The Widow Washington: The Life of Mary Washington
The Widow Washington represents an engaging, although not a necessarily convincing new portrait of George Washington’s mother, Mary Ball Washington. According to feminist historian Martha Saxton, well-known for her writings on Louisa May Alcott and other female subjects, Mary has been unfairly stereotyped as a cranky old pest of a complainer by any number of male historians.
In their studies of George, they apparently have suffered from “gratuitous hostility” toward Mary. They have made no effort to understand the difficult circumstances in which the mother of George Washington lived during her life—born c. 1707/1709, died 1789—especially during the years of the American Revolution.
In length, the text, at 295 pages of small print, is quite detailed, despite the limited amount of surviving primary source material that relates in some way to Mary. Her own letters are rare, indeed, and suggest very little about her actual thoughts, concerns, fears, or feelings in regard to personal happiness or anxious despondency toward life. Because of this void in actual information, Saxton had little choice except to speculate—over and over and over again—about what Mary was thinking and doing amid the harsh daily realities of growing up in early 18th century Virginia.
Abundant evidence, mostly drawn from solid secondary studies, suggests that life in the Old Dominion during Mary’s early years was often brutal and short, with disease and early death commonplace across the landscape.
For example, Mary lost her father within two or three years of her birth, and her own husband, Augustine Washington, died unexpectedly after he and Mary had been married for only 12 years. Unlike most young widows, she did not remarry, even though she was in her early to mid-thirties, but devoted herself to raising her five children who survived into adulthood and managing family properties, including Ferry Farm overlooking the Rappahannock River across from Fredericksburg, Virginia.
Saxton can’t quite make up her mind whether she admires or just feels sorry for Mary, living as she did in an era when slavery dominated as an accepted labor system in Virginia—and one might add, virtually everywhere else on planet Earth. The author does mention the names of a number of enslaved persons owned by the Washington clan, in remarking more than once that Mary was mostly indifferent to the inherent brutality of holding other human beings in bondage.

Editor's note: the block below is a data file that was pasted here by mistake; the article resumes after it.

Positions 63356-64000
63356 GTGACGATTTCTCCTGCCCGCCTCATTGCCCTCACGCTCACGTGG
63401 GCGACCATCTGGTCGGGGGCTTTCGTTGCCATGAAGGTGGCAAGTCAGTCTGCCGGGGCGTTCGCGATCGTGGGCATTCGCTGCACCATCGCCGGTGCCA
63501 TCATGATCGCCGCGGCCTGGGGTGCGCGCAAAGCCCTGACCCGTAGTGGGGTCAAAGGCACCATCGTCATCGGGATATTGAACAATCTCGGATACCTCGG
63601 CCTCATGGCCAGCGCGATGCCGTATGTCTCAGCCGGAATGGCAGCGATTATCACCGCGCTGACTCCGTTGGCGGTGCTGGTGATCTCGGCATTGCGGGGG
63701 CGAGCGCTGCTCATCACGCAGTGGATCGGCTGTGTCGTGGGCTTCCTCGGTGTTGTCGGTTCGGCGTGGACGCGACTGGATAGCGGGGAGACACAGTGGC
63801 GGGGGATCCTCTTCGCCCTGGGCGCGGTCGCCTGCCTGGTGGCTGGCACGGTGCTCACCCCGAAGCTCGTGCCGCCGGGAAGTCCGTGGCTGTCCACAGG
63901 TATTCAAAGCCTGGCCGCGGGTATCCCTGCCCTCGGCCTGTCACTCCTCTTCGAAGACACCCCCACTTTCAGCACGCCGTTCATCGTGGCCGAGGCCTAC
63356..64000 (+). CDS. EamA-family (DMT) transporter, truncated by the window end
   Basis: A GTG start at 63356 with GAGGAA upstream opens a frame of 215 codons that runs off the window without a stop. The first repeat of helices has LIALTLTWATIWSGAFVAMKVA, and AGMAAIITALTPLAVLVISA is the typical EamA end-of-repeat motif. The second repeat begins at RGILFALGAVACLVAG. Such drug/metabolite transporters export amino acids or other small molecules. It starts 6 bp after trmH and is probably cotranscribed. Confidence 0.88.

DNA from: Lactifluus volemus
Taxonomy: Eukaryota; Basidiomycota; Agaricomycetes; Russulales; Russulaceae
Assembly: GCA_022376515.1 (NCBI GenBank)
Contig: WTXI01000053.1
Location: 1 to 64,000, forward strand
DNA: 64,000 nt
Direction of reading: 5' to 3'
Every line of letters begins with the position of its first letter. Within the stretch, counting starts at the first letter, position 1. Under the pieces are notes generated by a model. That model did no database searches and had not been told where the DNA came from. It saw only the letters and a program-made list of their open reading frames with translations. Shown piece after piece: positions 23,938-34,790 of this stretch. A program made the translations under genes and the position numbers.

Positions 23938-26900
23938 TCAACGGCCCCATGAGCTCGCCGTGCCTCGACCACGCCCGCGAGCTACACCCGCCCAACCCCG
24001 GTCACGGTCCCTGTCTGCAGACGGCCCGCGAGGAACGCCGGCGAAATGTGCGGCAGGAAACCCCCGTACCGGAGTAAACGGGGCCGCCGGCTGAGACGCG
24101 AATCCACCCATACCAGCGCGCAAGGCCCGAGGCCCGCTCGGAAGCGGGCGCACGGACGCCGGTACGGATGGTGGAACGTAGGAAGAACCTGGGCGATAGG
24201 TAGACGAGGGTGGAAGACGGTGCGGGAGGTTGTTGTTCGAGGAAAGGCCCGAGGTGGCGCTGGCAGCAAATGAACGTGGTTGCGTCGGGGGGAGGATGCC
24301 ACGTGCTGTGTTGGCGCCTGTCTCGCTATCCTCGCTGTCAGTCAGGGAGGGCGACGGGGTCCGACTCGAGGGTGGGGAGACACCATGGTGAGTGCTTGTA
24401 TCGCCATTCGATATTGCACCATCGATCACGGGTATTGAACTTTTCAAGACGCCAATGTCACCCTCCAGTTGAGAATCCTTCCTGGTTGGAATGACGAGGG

The real culprit in this story, however, is George Washington, Mary’s eldest son, defended by biographers who “have accepted without question his annoyance with his mother over money.”
The reality, according to Saxton, was that Mary’s requests were not “self-serving and groundless pleas of an aging, selfish woman.” The author has to admit that George was dutiful in providing for his mother when she pled for more financial support. What actually irked him was the widespread rumor that he was not properly taking care of Mary’s needs, which meant, as a result, that she was wasting away in poverty while he was among the richest planters in Virginia.
Readers should evaluate the evidence and Saxton’s interpretations for themselves in regard to the question of how financially bereft Mary actually was during her nearly 80 years of existence. According to her will, she was not living anywhere close to marginal circumstances at the time of her passing.
The author bounces around in presenting her findings, with topics often abruptly changing from paragraph to paragraph. Moreover, the text is full of speculation as to what Mary was doing and thinking at any given moment.
For instance, when Mary passed away, succumbing to breast cancer in August 1789, George, who four months earlier had become the first president of the United States, did not seem sensitive enough to his mother’s passing. In sending his condolences to his sister Elizabeth, who was a constant companion of their mother, Saxton claims that he was both “pompous and patriarchal” in his message. The focal point of his letter is that she had lived a meaningful life and was at peace according to the “’decrees of the Creator’.” He also declared to Betty that he had invariably been generous in supporting his mother, financially and otherwise. What was pompous and patriarchal about this letter, when read in the context of the times, is not very clear. From Saxton’s point of view, George was apparently being insensitive to this sister’s grief by repeating his “familiar defensive litany” about properly supporting his mother.
Saxton concludes by discussing two 19th century biographies about Mary, both written by post-Civil War southern women. Each tried to turn George Washington’s mother into an advocate of the Lost Cause. They could only do so, states Saxton, because “the scarcity of established facts about Mary’s life made her eminently useful for their. . . purposes.”
The Widow Washington poses the same problem about correctly understanding Mary’s life, in this case captured by Martha Saxton in a modern-day feminist interpretation. As such, readers may question whether Mary was nothing more than a victim of an insensitive patriarchal social order or an irritable woman full of agency who deeply loved her famous son but felt starved for more attention from him. The proper answer is still waiting to be determined.